Stewart is a former Chicago Cubs outfielder and one of the nation’s top player development professionals. He and his wife Kelli are also founders of L.E.A.D. (Launch, Expose, Advise, Direct). The organization uses baseball to empower Black boys to overcome crime, poverty, and racism to become ambassadors who will lead Atlanta to lead the world.
Growing up in Atlanta as a young baseball player, I naturally idolized Hank Aaron. But over the years, I have identified with his journey and been inspired by his character in ways far deeper than simple admiration for a remarkable athlete.
Hank Aaron grew up in a loving home in Mobile, Alabama. His family—like most of our families in L.E.A.D. and like my own family—was poor, and they faced the social-economic struggles that always come with poverty, as well as the challenges of Jim Crow racism. I know from experience that for Black Americans, education has always been viewed as a powerful tool not only for edification, but also for assimilation. Throughout my life, I’ve heard elders and ancestors express, If we can just show white people that we are as smart as they are, it will open doors. Understanding the weight that education holds in the Black community, I can imagine how difficult it must have been for Mr. Aaron to leave school for professional baseball. I faced the same decision when I decided to pursue the Chicago Cubs over going to college. I know Mr. Aaron must have met with a lot of opposition because of his decision, and I thank God that whatever was convicting his heart to follow his dream had his mind so stayed on it that he didn’t allow himself to be deterred.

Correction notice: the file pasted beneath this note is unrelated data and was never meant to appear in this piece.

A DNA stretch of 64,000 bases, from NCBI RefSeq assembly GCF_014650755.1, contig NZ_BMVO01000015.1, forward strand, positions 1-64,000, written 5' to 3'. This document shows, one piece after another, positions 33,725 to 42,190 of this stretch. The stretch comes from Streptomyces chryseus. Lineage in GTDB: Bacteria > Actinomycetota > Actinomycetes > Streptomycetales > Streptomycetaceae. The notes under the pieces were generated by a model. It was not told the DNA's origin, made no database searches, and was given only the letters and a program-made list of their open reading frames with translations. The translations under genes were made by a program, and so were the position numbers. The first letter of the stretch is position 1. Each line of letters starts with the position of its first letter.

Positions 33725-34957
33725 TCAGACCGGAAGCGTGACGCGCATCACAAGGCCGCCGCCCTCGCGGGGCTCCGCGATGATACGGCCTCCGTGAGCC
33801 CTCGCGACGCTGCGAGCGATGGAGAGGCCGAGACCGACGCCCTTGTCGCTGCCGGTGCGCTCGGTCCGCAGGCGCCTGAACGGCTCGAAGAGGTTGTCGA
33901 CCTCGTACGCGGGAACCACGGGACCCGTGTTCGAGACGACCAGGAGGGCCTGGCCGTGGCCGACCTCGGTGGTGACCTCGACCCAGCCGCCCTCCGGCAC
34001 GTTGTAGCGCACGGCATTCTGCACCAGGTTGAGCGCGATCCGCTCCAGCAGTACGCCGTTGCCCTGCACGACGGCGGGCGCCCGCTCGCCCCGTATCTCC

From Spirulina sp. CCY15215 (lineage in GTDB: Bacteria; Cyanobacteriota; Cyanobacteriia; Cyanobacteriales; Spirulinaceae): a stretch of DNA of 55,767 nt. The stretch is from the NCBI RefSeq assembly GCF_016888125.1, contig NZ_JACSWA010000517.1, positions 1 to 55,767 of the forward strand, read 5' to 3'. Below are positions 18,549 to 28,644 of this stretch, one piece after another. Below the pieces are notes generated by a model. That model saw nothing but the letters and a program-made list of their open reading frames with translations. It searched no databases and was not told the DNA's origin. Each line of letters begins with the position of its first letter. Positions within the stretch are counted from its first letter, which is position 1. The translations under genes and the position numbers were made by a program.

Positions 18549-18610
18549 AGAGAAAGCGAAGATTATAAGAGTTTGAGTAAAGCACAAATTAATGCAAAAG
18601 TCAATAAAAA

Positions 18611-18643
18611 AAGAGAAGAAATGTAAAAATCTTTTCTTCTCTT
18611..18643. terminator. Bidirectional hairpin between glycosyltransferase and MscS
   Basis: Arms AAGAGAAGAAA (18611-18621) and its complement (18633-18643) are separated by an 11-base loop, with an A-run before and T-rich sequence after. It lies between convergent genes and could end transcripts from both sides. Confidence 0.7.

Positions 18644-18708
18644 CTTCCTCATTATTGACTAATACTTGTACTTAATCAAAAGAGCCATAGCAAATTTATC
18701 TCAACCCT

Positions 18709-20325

Now, I know Moses Fleetwood Walker and Jackie Robinson blazed significant trails for Blacks in baseball, but what makes me identify so closely with Mr. Aaron is the impact of his presence in the Jim Crow South. The Braves organization, with its star slugger, moved to Atlanta from Milwaukee just two years after the Civil Rights Act passed in 1964. They were the first major league professional sports team in the South, and Mr. Aaron’s very presence helped give leaders here the audacity and permission to call Atlanta “The City Too Busy To Hate.”
Only Atlanta was not too busy to hate. As Mr. Aaron closed in on Babe Ruth’s homerun record, he faced unprecedented harassment and danger. On the road, he couldn’t stay with the rest of the team, and he faced a barrage of death threats. I can’t imagine the anxiety of stepping on the field not knowing if anyone was going to harm you while you were playing.
Uncertainty haunted Black Americans during this time, making many wonder constantly, Did I do anything to piss off a racist white person enough for them to visit my home? I can imagine there were many sleepless nights in the Aaron household. One thing most people know about me is that I love my wife and daughters with a fierce, protective love. I cannot imagine leaving home, knowing that my family faced FBI-level threats, and still going to work and hitting bombs daily. I always say that talent is what you do well, but skills are what you do well even when you’re under stress.
Mr. Aaron’s story speaks volumes to me. My life parallels his in a lot of ways, and I will continue to follow his example and use the platform that baseball has given me to raise up poor, Black boys in this city who can walk in my shoes and, maybe, even Mr. Aaron’s.